3. Why, and how, could students succeed today where they didn't in the past?

The Port Huron (1962) statement of the original Students for a Democratic Society sought to “replace power rooted in possession, privilege, or circumstance by power and uniqueness rooted in love, reflectiveness, reason, and creativity…” From the vantage point of the present, the first SDS seems to have failed to meet its own task. Possession, privilege and circumstance still determine social power. So why did the student movement of the past fail to achieve its ultimate ends? And how can the new student movement succeed, especially in the absence of a large-scale, organized international movement in the present? What would make international revolutionary politics possible again? How ought we to understand the loss of political possibility?

 

(October 20, 2014)
Bruce Barber (Media Arts Faculty at NSCAD University),
 Sebastien Labelle (SEIU, Halifax Mayworks Festival Organizer),
 Chris Mansour (Platypus Member and independent writer)
NSCAD University Fountain Campus, 5163 Duke Street, Halifax, Nova Scotia, Canada
 

Throughout the 20th century, there was a powerful idea that there could be a homogeneous experience which would culminate into a revolutionary 'working class culture.' Whether represented through the USSR's Prolekult during the 1920s, the Mexican muralists and American Artist Union in the 1930s, or by the artists associated with the Art Workers Coalition in the 1960s-70s, each movement sought to create artworks which would transcend the decadent forms characteristic of bourgeois culture. However, since the variety of revolutionary aspirations of all these groups ultimately failed to transform society in an emancipatory direction, the merits and potentiality of a coherent working-class culture have been thrown into question. This panel seeks to explore the concept of working-class culture, its history, and what it might mean today.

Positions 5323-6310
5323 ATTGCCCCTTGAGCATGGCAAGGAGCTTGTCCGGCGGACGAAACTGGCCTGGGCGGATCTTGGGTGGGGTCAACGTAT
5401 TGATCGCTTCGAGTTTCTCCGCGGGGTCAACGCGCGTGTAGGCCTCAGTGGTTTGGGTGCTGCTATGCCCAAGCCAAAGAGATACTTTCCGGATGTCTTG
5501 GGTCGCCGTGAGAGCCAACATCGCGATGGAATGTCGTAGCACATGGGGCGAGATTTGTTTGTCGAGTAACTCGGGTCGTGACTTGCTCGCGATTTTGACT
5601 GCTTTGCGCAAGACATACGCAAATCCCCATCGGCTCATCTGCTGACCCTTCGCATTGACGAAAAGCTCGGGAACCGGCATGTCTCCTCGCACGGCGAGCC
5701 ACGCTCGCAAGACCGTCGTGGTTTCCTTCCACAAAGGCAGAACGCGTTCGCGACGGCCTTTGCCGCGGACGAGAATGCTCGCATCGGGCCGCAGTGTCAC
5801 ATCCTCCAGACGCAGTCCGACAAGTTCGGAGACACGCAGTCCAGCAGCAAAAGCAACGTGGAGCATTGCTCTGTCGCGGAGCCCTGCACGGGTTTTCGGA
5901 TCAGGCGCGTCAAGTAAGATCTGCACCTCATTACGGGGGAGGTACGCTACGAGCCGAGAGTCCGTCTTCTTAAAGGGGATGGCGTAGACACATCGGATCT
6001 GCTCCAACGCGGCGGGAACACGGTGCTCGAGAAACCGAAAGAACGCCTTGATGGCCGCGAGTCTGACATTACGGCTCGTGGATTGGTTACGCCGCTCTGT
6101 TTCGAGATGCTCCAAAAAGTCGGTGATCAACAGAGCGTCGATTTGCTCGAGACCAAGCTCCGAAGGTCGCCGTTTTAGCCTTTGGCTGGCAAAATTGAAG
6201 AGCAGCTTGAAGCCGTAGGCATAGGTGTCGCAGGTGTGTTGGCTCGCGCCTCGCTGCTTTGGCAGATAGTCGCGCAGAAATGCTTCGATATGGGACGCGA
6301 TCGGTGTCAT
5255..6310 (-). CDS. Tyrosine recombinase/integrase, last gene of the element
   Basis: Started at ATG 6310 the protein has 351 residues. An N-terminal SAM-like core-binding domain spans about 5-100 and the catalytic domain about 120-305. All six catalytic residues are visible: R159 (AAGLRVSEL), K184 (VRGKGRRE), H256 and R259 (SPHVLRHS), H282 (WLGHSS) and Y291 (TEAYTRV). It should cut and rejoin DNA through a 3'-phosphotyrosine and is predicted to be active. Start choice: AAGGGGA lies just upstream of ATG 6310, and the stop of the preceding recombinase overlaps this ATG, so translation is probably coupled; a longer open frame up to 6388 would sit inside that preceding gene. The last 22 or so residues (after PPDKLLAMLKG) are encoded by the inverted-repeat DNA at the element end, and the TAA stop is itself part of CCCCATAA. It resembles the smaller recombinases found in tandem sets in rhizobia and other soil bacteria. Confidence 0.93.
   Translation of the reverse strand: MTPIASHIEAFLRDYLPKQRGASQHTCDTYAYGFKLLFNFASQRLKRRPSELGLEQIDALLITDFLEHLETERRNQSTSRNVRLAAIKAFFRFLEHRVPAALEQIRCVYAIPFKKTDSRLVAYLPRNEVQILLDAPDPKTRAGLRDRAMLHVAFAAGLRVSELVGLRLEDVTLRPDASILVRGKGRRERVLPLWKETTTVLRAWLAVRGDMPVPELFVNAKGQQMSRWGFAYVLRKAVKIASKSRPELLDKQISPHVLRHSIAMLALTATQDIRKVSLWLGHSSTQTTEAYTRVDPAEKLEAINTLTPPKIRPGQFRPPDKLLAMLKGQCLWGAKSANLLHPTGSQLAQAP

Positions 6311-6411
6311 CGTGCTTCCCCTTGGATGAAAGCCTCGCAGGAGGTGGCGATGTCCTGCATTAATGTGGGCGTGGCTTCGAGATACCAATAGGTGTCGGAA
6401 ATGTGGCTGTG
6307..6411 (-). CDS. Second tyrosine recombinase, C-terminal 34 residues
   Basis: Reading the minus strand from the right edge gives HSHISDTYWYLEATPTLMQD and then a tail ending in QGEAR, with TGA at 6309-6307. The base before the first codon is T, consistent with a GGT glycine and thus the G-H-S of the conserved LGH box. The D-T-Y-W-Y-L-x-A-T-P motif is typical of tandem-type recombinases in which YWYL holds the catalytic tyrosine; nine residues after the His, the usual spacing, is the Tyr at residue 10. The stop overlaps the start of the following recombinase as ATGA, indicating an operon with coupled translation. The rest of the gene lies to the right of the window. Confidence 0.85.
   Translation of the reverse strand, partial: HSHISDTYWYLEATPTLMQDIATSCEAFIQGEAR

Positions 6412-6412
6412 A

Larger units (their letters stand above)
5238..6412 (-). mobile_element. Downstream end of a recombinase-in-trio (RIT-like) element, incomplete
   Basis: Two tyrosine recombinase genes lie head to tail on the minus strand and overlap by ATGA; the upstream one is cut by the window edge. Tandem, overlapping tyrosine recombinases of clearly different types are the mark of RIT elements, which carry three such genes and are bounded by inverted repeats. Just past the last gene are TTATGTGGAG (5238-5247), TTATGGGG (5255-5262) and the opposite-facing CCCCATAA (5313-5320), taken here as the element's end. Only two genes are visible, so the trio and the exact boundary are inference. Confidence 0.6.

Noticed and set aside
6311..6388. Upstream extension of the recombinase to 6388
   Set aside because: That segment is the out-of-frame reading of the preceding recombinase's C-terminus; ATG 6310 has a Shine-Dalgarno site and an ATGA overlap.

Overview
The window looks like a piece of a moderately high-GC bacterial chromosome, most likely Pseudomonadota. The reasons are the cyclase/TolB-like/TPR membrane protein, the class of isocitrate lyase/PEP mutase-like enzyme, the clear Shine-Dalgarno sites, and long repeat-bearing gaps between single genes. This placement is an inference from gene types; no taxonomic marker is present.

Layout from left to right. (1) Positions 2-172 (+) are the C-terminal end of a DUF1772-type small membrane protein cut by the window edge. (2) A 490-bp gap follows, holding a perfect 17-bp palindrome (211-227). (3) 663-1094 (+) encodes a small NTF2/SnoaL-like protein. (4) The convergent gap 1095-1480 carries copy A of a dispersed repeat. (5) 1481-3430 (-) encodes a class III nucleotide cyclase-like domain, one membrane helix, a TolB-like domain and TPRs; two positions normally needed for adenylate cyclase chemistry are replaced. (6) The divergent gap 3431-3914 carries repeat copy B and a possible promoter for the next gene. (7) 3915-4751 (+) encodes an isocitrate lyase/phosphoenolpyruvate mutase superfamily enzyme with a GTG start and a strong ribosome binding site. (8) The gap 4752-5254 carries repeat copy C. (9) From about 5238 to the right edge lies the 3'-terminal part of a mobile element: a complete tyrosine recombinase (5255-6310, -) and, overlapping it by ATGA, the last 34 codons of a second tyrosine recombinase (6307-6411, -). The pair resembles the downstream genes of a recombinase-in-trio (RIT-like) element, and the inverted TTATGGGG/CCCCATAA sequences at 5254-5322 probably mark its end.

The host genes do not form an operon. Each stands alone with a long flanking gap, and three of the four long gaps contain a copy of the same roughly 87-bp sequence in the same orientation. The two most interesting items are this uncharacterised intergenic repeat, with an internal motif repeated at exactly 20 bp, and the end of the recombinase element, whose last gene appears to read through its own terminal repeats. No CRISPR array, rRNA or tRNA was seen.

A panel discussion held at University of King's College on 1 February, 2014.

Sponsored by the King's Student Union and Dalhousie Student Union

Panelists:
Eva Curry - Stand
Christoph Lichtenberg - International Bolshevik Tendency  
Chris Parsons - student activist
Alex Khasnabish - The Radical Imagination Project, Mount Saint Vincent University

Description:
It seems that there are still only two radical ideologies: Anarchism and Marxism. They emerged out of the same crucible - the Industrial Revolution, the unsuccessful revolutions of 1848 and 1871, a weak liberalism, the centralization of state power, the rise of the workers movement, and the promise of socialism. They are the revolutionary heritage, and all significant radical upsurges of the last 150 years have returned to mine their meaning for the current situation. In this respect, our moment seems no different.

There are a few different ways these ideologies have been taken up. Recent worldwide square occupations reflect one pattern: a version of Marxist theory — understood as a political-economic critique of capitalism — is used to comprehend the world, while ananarchist practice — understood as an anti-hierarchical principle that insists revolution must begin now — is used to organize, in order to change it. Some resist this combination, claiming that Marxism rejects anti-statist adventurism, and call for a strategic reorganization of the working class to resist austerity, and perhaps push forward a “New New Deal”. This view remains wedded to a supposedly practical welfarist social democracy, which strengthens the state and manages capital. There is a good deal of hand waving in both these orientations with regard to politics, tactics, and the end goal. Finally, there have been attempts to leave the grounds of these theories entirely — but these often seem either to land right back in one of the camps or to remain marginal.

To act today we seek to draw up the balance sheet of the 20th century. The historical experience concentrated in these ideas must be unfurled if they are to serve as compass points. To see in what ways the return of these ideologies represent an authentic engagement and in what ways the return of a ghost. Where have the battles left us? What forms do we have for meeting, theoretically and practically, the problems of our present?